Let the Holiday Spirit Help You Become a Networking Natural!
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With the holidays upon us – spending time with family, exchanging gifts and reveling in the warmth of season – I’ve been thinking a lot about generosity. And I’ve begun to realize that networking has parallels to the generous cheer associated with the holidays.

Networking, too, is about generosity… a willingness to give without expecting something in return.

In the spirit of the holiday cheer and giving that surrounds us, here are some tips on becoming a networking natural…

  1. Network Full Time

Networking doesn’t begin and end with an event; networking is a full time job. Strengthening connections doesn’t just happen when you need something; it occurs anytime you go out of your way to help someone. Take a moment out of your day to be a listening ear for your friend, refer a contact to a relevant job posting, or send a colleague  an valuable article.

  1. Soul Search

Do a little soul-searching. Understand what your value is. Think about your strengths, talents and connections. Even as an early-career networker, you have confidence, ambition and generosity to offer. People will take note and will want to stay in touch.

  1. Ditch the Agenda

You might be tempted to talk to people who can help you. Suppress this urge; forget the schmoozing. People will be wary of what you want from them. Don’t worry about being a little awkward. It makes the situation a little less stiff. Integrity and generosity are attractive qualities, and people will remember you.

  1. Actively Listen

Really listen to what people tell you. Don’t dismiss anyone or any topic as irrelevant. You may learn they have interests that align with someone else you know. When that happens,  don’t hesitate to connect the two people. After all, the best way to network is to find a way to be helpful.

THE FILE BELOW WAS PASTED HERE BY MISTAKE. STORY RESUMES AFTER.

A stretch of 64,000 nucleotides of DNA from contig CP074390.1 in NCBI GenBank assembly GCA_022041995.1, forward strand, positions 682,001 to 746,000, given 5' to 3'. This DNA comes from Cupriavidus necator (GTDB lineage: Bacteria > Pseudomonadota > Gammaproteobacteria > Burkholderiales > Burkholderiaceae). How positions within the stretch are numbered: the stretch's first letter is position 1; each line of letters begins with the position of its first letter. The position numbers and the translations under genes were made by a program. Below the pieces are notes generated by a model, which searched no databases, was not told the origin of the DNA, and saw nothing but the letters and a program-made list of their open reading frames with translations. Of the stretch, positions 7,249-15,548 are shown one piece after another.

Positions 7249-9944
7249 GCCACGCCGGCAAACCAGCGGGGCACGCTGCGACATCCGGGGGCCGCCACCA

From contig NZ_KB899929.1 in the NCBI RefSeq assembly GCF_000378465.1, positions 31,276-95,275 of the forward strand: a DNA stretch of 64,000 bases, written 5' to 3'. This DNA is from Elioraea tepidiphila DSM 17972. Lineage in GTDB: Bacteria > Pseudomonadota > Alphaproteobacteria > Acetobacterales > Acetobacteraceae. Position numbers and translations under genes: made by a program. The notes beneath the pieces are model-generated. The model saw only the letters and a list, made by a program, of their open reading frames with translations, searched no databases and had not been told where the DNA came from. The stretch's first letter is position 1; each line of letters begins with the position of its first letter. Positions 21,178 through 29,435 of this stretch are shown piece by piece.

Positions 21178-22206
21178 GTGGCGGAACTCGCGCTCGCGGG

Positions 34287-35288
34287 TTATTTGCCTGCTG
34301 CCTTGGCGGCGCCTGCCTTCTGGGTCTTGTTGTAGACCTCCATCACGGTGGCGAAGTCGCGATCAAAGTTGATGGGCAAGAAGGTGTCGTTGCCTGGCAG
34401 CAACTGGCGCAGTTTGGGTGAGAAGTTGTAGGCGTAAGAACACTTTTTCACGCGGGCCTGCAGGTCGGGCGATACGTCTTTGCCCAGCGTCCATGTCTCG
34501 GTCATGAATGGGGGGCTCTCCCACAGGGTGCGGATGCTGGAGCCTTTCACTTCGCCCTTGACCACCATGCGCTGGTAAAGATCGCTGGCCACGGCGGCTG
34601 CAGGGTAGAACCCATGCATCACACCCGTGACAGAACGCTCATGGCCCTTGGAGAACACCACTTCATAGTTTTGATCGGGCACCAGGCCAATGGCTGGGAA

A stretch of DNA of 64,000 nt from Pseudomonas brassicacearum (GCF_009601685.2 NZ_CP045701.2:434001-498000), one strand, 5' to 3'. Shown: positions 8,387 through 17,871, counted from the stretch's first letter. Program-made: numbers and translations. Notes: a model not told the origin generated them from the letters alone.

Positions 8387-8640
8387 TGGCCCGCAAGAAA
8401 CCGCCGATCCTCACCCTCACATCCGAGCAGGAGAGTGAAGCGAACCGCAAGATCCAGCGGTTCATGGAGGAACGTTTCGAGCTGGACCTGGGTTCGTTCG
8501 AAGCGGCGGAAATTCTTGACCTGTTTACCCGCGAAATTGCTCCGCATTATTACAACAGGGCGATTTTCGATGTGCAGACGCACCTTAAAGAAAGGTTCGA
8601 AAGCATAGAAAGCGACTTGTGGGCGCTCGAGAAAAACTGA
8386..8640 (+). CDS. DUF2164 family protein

1. Talk About What You Can Do

Consider preparing a few talking points prior to any networking opportunity. Try two to three sentences describing your strengths and talents or even your thoughts on an interesting (but relevant) article or report. Be mindful of how often and when you bring these snippets up. Keep the focus on what you can do rather than what you have done in the past. Don’t sound boastful; you want to come off as forward-thinking and energetic.

  1. Offer Personalized Help

While you may be the one networking to find a job opportunity, always approach new contacts with the attitude of being ready to help. Feel free to explicitly ask what you can do for your contact. What resources can you recommend? What tips and tools can you offer up? Your contact will both appreciate your personal attention.

  1. Follow-up!

Always follow up after meeting new people or engaging with existing contacts. Connect with them on LinkedIn, send them an email or follow them on Twitter. Let them know you enjoyed chatting and that you wish to stay in contact. Reference your conversation and demonstrate how you will continue to help by sending an article or report that digs into an element of your discussion.

There you have it… networking,   holiday-style. Happy Holidays and happy networking!

 

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